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Wyden Continues Push To Prevent Government Phone Tracking Wyden Continues Push To Prevent Government Phone Tracking

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Wyden Continues Push To Prevent Government Phone Tracking

Sen. Ron Wyden, D-Ore., grilled a lawyer for the National Security Agency on Tuesday as he continued his quest to make sure government agencies aren’t illegally tracking Americans with their own cell phones.

NSA chief counsel Matthew Olsen, who has been nominated to lead the National Counterterrorism Center, told Wyden and the Senate Intelligence Committee that there may be “certain circumstances” where the spy agency has the authority to track Americans.


Olsen called the question “complicated and difficult” and said a complete answer would be given in a written memo, which was requested earlier this month by Wyden and Sen. Mark Udall, D-Colo.

Wyden expressed concerns over secret interpretations of the laws governing surveillance in the United States. “It’s my view that we have to keep operation and methods secret but we’ve also got to have public awareness of the laws on the books,” he said during Tuesday’s hearing.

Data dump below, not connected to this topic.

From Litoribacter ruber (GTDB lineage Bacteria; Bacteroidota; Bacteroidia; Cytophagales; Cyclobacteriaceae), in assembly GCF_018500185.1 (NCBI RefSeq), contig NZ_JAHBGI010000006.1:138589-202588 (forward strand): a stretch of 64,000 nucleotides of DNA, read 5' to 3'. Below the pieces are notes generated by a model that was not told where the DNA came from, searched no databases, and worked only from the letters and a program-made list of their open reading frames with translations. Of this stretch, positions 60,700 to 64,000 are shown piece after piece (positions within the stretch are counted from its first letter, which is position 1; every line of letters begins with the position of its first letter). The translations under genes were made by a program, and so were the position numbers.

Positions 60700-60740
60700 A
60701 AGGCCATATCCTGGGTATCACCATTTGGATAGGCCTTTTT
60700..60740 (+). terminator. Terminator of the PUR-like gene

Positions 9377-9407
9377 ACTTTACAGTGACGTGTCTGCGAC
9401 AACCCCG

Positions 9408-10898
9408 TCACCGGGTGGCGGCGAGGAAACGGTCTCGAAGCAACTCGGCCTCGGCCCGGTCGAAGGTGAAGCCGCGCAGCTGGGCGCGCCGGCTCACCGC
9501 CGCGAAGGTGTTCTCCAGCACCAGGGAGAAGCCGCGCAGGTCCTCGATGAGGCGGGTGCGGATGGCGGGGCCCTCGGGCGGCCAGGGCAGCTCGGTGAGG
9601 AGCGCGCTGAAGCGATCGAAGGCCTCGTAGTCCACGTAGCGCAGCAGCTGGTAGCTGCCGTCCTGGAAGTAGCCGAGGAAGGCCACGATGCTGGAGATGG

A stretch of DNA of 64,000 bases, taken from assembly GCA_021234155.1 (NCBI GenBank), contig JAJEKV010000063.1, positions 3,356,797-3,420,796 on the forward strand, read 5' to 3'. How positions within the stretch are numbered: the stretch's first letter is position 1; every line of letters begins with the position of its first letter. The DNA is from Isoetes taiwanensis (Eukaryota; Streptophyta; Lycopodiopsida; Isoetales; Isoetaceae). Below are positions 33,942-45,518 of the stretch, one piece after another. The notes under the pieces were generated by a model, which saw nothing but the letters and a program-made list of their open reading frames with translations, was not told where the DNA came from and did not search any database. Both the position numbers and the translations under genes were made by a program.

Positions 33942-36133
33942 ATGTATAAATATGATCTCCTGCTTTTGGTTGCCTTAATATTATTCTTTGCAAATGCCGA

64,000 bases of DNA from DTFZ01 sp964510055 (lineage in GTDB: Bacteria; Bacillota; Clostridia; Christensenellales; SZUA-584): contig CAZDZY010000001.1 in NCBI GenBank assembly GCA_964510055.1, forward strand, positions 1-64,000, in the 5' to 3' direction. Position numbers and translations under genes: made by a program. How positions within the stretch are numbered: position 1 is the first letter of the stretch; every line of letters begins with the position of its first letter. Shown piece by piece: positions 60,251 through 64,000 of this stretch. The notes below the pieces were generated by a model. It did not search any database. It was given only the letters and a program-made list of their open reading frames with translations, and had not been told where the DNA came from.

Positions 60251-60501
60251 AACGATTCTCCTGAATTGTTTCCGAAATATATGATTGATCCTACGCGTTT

Wyden has been pressing the issue for some time. In May, Wyden accused the Justice Department of interpreting the Patriot Act in a way that would alarm Americans.


“When the American people find out how their government has secretly interpreted the Patriot Act, they will be stunned and they will be angry,” he said in a floor speech during the debate over reauthorizing the controversial Patriot Act, which was enacted after the terror attacks of September 11, 2001.

To curb any potential abuses, Wyden and Rep. Jason Chaffetz, R-Utah, introduced the Geolocational Privacy Surveillance Act, or GPS Act, in June. The bill, numbered H.R.2168, would require government agencies to obtain a warrant before tracking someone by GPS, similar to the current requirements for a phone tap.

“I think it’s great that GPS and tracking technology exists,” Chaffetz said at the time. “What isn’t great is the idea that this technology can be used to track somebody without their knowledge. Quite frankly, the government and law enforcement should not be able to track somebody indefinitely without their knowledge or consent, or without obtaining a warrant from a judge.”

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